Challenges, Empowering Women, Family, Leadership, Tips, Work/Life Balance, Working Women

Thoughts on Work Life Integration Part V

Vacation time is an important employee benefit – it is critical for people to have time away from work to relax and disconnect from the pressures of the job. You won’t earn a promotion or get an achievement award for working on your vacation. If you manage people, just imagine the pressure you put on them if you are working most of the time while you are on vacation – you are setting/modeling the expectation whether you realize it or not. Rest, relaxation, and recovery of your resources are important to ensure you are bringing your best to your job. So take that vacation – delegate accordingly, let go, and relax……you have earned the right!

If you manage people, be the person who “walks the talk.If you encourage your team to disconnect on vacation or days off, do the same yourself. As my colleague did so well, if you are leaving work to be at an event that is important to youvolunteering, a child’s event, taking a parent to the doctor, whatever it is, say it – out loud. It gives others “permission” to do the same and know that an integrated life takes commitment and practice.

Take small steps in your commitment to create an integrated life and build on them over time. Be an example to others around you. Being always on/always connected in a global economy means that you become the gatekeeper for your life because the intricacies of this global work world will not allow for “operating rules”.

Make it work for you to ensure you are your best integrated self – your best professional and personal YOU!

Challenges, Empowering Women, Family, Tips, Work/Life Balance, Working Women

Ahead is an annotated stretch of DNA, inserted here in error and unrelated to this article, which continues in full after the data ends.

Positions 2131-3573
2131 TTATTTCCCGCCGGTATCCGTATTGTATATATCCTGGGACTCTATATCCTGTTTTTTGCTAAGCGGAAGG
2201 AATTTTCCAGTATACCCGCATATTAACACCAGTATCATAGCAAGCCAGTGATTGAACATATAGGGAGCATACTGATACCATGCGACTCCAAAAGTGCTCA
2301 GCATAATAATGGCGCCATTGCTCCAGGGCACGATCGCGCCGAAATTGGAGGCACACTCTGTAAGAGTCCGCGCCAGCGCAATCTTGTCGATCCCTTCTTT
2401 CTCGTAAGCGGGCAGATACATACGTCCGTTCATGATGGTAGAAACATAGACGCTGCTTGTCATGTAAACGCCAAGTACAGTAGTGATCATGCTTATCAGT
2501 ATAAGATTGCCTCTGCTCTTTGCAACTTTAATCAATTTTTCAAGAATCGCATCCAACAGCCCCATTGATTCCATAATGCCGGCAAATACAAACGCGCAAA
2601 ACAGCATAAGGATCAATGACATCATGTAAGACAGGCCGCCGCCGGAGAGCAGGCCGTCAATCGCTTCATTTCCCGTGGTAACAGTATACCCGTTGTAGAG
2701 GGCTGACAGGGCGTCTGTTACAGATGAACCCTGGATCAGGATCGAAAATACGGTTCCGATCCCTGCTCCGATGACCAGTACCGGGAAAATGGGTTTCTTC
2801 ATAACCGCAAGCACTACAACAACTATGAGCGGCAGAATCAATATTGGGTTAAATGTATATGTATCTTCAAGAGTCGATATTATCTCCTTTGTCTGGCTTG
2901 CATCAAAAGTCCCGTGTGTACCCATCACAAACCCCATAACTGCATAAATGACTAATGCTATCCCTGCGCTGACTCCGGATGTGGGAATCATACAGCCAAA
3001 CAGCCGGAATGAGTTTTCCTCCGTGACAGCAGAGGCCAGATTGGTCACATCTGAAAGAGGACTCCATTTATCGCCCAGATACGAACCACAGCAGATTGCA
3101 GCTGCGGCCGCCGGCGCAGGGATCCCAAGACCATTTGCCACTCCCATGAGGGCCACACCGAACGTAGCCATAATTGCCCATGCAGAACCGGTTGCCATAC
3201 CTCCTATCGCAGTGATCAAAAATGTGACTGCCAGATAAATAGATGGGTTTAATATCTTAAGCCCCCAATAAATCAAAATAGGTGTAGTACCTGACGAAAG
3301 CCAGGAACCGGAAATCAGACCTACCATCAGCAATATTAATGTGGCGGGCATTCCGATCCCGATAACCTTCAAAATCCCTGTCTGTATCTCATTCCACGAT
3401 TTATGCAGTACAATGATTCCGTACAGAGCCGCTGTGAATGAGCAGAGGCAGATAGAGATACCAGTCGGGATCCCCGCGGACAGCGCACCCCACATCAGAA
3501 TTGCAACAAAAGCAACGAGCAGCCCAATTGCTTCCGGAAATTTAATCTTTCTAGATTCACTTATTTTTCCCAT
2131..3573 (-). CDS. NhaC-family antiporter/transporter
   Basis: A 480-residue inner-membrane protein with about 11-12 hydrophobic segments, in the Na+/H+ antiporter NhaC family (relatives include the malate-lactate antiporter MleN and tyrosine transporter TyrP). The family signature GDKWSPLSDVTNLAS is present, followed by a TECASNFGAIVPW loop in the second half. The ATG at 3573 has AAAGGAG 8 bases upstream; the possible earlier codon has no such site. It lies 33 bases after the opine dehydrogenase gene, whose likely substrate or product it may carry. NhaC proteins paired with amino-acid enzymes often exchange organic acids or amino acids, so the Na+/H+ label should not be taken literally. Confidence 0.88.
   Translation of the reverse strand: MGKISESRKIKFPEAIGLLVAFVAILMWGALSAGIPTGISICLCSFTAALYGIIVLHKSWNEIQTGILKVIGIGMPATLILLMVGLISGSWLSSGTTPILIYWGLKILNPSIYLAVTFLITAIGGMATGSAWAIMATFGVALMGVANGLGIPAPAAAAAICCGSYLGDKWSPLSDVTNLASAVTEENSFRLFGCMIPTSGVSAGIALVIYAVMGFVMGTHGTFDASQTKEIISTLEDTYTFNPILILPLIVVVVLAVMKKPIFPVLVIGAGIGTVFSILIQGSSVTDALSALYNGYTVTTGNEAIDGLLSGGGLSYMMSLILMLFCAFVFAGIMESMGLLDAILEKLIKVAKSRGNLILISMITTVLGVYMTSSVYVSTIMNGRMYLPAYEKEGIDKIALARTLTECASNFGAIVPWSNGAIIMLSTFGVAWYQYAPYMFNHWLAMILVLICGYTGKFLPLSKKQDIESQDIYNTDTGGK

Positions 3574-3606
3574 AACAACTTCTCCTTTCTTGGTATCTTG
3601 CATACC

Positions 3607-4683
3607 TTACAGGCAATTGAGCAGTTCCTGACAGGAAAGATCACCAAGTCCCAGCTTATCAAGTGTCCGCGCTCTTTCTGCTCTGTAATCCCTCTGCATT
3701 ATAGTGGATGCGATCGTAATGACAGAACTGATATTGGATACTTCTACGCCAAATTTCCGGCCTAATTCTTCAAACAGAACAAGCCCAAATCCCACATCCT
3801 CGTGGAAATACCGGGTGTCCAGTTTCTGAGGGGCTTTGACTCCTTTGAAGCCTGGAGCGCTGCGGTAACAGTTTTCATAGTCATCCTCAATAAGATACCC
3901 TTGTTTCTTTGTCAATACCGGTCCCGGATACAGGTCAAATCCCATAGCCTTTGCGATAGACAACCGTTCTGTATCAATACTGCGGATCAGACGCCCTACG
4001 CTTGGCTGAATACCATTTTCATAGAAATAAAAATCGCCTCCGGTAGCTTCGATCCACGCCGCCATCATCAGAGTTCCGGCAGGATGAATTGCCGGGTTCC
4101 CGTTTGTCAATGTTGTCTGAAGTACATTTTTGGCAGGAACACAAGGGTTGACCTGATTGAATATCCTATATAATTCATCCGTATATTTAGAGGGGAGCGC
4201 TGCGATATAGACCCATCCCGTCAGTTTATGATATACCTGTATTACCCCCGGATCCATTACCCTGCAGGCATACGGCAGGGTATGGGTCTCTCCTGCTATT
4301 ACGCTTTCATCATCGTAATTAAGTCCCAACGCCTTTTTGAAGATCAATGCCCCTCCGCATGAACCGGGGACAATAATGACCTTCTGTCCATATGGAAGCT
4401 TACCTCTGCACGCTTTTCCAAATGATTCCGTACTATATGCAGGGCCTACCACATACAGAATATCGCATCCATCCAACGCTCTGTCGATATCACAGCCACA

Thoughts on Work Life Integration Part III

With no clear cut rules” in place on how to operate in a work life integration model – we need to create our own models. Models that serve us well – let’s consider starting with some simple things. 

Have you ever observed the moms of little ones at the playground? Looking down and tied to their smartphone? Missing the precious moments of fun at the playground. Now I am not saying it is easy but perhaps 5 minutes of smartphone and 30 minutes of fun. The children will grow and be out of the playground stage before you know it – be present for every minute.

Putting that smart phone with company email away at the dinner table and never bringing it into the bedroom. 

Taking that call from your child’s school or your partner during the day – that 10 minute break goes a long way! 

Taking time to be at an event (volunteerism; your child’s activity; a doctor appointment or getting your hair done) and NOT be frantically tied to your work email for that hour. 

Be there – be present in whatever activity you have committed to. And perhaps commit 30 minutes or an hour to your work email to make up for it later and be fully committed at that time.

Challenges, Empowering Women, Family, Leadership, Work/Life Balance, Working Women

Thoughts on Work Life Integration Part II

Consider the “good old days” when a person could come home from work and unplug! We are all plugged in all the time – so it is all business, all day, every day! Work doesn’t stop when we are sleeping, on vacation, or out of the office. Life happens during the day – a teacher calls about a child, an elderly parent calls to connect during the day, lawyers, doctors, and dentists connect with us during our workday. So the solution becomes integrating our personal and professional lives together as they are not two separate and distinct worlds anymore. Can we do this without feeling guilty, without sacrificing our personal life or our career? It is in our hands (each of us individually and as leaders) to model strategies for an integrated life. 

A colleague of mine (a 40something man in a leadership role) would leave wherever he was every Wednesday at 4pm to take his young daughter to ballet class. At monthly leadership meetings that would end at 5:30, he would be certain to be on the early part of the agenda and get up at 4 to leave the meeting. What I loved about this was that he would proudly and confidently announce it was Wednesday and his daughter had ballet. A father of four children, this was one way he modeled the practice of managing an integrated life.